Comte de Lautréamont

By: Lucy Sante
April 4, 2012

Isidore Ducasse (1846-70), who styled himself COMTE DE LAUTRÉAMONT, was born in Montevideo, Uruguay, during its eight-year siege by Argentina. He was sent to France in 1859 for his secondary studies, and moved to Paris in 1867, where he wrote the only two works by him that have survived. Les Chants de Maldoror was published between 1868 and 1870. Its bookend, apparently devoted to good as Maldoror was to evil, has never been found; only its preface was published, as Poésies, in 1870. He died of an unidentified fever in November of that year, during the siege of Paris.

His books passed unnoticed in his time; his real career was posthumous. The Belgian Symbolists discovered Maldoror in the 1890s (it had been published in Brussels); the Surrealist Philippe Soupault independently unearthed a copy in 1917; André Breton and Louis Aragon found the only extant copy of Poésies in the Bibliothèque Nationale two years later. (The only known photograph of him wasn’t found until 1977.) Maldoror, a violent apotheosis of Romanticism, became one of the foundational works of Surrealism. Poésies, in particular its apologia for plagiarism, greatly influenced the Situationist International. It has been demonstrated that both works are honeycombed with repurposed sentences by other writers, Maldoror particularly from the Histoire Naturelle by a certain Dr. Chenu, and the aphoristic Poésies from Pascal, La Rochefoucauld, Vauvenargues, and many others.

“Poetry should be made by all. Not by one.”


On his or her birthday, HiLobrow irregularly pays tribute to one of our high-, low-, no-, or hilobrow heroes. Also born this date: Elmer Bernstein.

HILO HERO ITEMS by LUC SANTE: Dashiell Hammett | Pancho Villa | James M. Cain | Georges Bataille | Félix Fénéon | Émile Henry | A.J. Liebling | Jim Thompson | Joe Hill | Nestor Makhno | Hans Magnus Enzensberger | Captain Beefheart | William Burroughs | Ring Lardner | Lee “Scratch” Perry | Serge Gainsbourg | Kathy Acker | Arthur Cravan | Weegee | Alexander Trocchi | Ronnie Biggs | George Ade | Georges Darien | Zo d’Axa | Petrus Borel | Blaise Cendrars | Alexandre Jacob | Constance Rourke | Damia | J-P Manchette | Jean-Paul Clebert | Pierre Mac Orlan | Comte De Lautreamont | André Breton | Robert Desnos | Arthur Rimbaud |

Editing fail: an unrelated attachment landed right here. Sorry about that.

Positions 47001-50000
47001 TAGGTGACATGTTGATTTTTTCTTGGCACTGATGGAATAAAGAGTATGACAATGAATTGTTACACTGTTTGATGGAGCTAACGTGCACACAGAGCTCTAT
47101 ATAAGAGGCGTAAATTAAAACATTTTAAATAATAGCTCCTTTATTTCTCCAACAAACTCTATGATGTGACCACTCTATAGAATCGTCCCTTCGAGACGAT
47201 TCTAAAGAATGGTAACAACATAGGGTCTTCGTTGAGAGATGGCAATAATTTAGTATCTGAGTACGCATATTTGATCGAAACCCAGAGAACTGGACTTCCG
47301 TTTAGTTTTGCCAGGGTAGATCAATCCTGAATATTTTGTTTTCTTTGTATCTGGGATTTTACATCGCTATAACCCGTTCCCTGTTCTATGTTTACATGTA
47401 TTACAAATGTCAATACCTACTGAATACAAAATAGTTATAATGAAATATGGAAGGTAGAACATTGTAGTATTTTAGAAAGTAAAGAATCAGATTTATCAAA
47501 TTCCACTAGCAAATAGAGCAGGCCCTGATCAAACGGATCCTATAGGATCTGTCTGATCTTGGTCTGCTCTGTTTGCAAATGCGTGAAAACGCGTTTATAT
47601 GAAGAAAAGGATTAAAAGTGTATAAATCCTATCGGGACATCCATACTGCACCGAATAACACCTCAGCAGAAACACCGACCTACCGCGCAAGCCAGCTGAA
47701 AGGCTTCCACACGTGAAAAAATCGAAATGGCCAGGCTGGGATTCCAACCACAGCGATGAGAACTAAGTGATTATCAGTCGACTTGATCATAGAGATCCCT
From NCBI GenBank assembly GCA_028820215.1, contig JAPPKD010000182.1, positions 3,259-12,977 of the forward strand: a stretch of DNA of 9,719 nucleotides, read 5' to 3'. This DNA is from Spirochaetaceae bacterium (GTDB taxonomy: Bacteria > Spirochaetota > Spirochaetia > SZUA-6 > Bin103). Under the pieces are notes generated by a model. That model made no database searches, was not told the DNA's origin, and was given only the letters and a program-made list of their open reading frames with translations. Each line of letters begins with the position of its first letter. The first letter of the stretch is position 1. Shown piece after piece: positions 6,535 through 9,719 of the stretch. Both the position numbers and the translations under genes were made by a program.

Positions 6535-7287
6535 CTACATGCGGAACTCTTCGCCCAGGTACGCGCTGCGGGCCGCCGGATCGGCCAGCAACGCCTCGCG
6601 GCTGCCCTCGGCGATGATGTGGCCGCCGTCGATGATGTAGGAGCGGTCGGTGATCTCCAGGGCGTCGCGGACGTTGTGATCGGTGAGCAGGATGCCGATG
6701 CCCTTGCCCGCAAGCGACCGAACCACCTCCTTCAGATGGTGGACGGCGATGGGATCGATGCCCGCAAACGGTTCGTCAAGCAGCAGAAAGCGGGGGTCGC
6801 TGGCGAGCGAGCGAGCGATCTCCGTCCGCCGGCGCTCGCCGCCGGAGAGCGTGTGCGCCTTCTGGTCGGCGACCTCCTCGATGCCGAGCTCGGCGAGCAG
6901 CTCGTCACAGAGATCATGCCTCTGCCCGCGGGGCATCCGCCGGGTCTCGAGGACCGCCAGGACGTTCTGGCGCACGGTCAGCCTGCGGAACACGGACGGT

READ MORE about members of the New Prometheans Generation (1844-53).

What do you think?

  1. I adore the Count. Reading him is like an early Summer morning in the most sensual time of the year, listening to The Doors. If Baudelaire is wine, and Rimbaud is hashish, then this is spider venom, dancing on the line between pleasure and pain.

    The key to it all is that he’s a magnificent parodist of the kind of “Natural History” writing hinted at in Jules Verne’s “20,000 Leagues Under the Sea”. As a young man, he would have read lots of it, much less adroitly written than Verne, and almost as nonsensical as some of L’s sentences.

    You’ve made my day. Are there .pdf’s online, I wonder?

  2. Thanks! PDFs of Lautreamont? Or of his sources? If the former, maybe; if the latter, only in French. The original smoking gun was Maurice Viroux’s study in the Mercure de France, December 1952, which contains side-by-side comparisons of many passages from Lautreamont and Dr. Chenu, which make the case with zero ambiguity.

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